THE HOLD STEADY: Stay Positive





Just when I’d concluded that R.E.M.’s three-legged dog don’t hunt no more, they turn in their most powerful and cohesive work since 1992’s Automatic for the People, a record brimming with all the things that made them great in the first place: clangy autumnal melodies, droney proto-emo vocals, trippy nuance, the haunted poetics of regret, the routine eschewing of the obvious and the familiar in pursuit of the sublime and the unexpected. This one goes out to the long-suffering superfans, the kind of people whose faces light up when you say that the piano on “Until the Day Is Done” reminds you of the glorious sun-kissed bridge from “The Flowers of Guatemala,” or that the stunning “Sing for the Submarine” has the same Ken Burnsian antebellum feel of “Swan Swan H,” or that the whole things rocks harder than their cover of Aerosmith’s “Toys in the Attic.” Call it their post-post-rock period, but Accelerate lives up to its adrenalized title with a handful of ripping, gutbucket rock-outs (”Living Well Is the Best Revenge” and “Mansized Wreath”) to balance the epic torch-folk balladeering (”Hollow Man,” “Houston”). And unlike, say, 1994’s Monster, Accelerate is not just loud, but hard, as if these songs were actually lived-in and jammed-on, and possibly even sweated over. Hooray for everybody! — JONATHAN VALANIA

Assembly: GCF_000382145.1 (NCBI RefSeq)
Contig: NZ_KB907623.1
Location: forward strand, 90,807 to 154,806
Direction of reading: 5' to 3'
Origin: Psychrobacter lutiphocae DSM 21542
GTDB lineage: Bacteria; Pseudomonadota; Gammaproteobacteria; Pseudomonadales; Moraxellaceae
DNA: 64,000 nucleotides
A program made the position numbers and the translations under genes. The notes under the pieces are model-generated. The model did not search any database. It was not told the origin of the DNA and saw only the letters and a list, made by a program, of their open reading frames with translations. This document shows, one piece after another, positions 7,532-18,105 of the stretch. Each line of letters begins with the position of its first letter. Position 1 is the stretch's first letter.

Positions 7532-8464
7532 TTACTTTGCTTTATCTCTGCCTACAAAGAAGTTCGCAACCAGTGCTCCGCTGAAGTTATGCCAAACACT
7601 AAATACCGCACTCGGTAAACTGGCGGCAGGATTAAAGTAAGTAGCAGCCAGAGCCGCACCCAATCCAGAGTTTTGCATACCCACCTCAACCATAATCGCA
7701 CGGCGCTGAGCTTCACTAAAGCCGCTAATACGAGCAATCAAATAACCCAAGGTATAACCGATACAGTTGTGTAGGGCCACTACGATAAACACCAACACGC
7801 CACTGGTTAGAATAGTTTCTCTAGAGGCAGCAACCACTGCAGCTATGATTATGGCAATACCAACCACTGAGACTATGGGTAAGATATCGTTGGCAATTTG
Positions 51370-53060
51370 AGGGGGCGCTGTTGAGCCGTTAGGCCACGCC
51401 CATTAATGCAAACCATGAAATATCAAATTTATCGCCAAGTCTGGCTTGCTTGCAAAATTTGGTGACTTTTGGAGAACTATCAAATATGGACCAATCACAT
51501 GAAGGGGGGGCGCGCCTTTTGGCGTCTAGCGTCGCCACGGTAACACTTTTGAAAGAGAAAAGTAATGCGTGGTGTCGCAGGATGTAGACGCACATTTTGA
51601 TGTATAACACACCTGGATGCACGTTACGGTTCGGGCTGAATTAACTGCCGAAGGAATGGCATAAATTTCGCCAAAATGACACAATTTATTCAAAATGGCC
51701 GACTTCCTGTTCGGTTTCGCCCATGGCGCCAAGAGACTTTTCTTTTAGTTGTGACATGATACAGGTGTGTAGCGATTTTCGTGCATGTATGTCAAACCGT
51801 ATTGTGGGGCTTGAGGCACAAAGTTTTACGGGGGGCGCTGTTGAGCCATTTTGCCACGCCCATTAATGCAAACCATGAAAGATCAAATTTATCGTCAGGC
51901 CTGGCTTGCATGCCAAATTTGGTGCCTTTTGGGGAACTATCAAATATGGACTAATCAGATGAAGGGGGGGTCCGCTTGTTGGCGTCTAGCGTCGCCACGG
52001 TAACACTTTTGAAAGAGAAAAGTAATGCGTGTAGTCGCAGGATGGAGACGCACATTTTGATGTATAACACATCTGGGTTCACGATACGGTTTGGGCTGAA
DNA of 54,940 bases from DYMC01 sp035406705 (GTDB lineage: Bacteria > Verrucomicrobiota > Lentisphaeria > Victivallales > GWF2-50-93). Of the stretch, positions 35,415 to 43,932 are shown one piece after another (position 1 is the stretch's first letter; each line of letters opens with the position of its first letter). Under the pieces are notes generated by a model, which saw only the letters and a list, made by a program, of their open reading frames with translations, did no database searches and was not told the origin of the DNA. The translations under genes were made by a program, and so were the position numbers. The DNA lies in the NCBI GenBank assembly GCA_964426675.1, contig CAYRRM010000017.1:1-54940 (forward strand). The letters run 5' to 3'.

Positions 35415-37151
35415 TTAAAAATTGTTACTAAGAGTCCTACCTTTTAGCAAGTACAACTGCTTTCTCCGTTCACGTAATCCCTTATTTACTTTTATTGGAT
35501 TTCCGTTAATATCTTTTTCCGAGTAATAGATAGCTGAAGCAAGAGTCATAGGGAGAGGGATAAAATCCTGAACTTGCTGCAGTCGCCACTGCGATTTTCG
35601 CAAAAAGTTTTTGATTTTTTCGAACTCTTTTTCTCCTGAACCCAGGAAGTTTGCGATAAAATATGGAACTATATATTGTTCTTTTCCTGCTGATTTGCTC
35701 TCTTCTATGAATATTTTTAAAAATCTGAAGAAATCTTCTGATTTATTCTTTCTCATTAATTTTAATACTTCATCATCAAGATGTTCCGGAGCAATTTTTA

TVOnTheRadioDearScienceCover_1.jpgTV ON THE RADIO
Dear Science

With George Clinton presumably summoned back to his home planet, somebody’s gotta tear the roof off the sucker. TV on the Radio’s earlier albums were heavier on the interplanetary than on the funk, but “Dear Science” brings things, firmly and delightfully, back to Earth. This time out these Brooklyn bangers ditch artsy complexity for funky clarity in a way that makes me think they are finally getting laid. The album’s warm, busy sound, produced by the band’s multi-instrumentalist DaveSitek, is crowned with the double-headed lead vocals of Tunde Adebimpe and Kyp Malone and the results are radical, multi-racial, and guardedly jubilant — just like 2008. — DAVE ALLEN

TV ON THE RADIO: Dancing Choose


ManManRabbitHabits_1.jpgMAN MAN
Rabbit Habits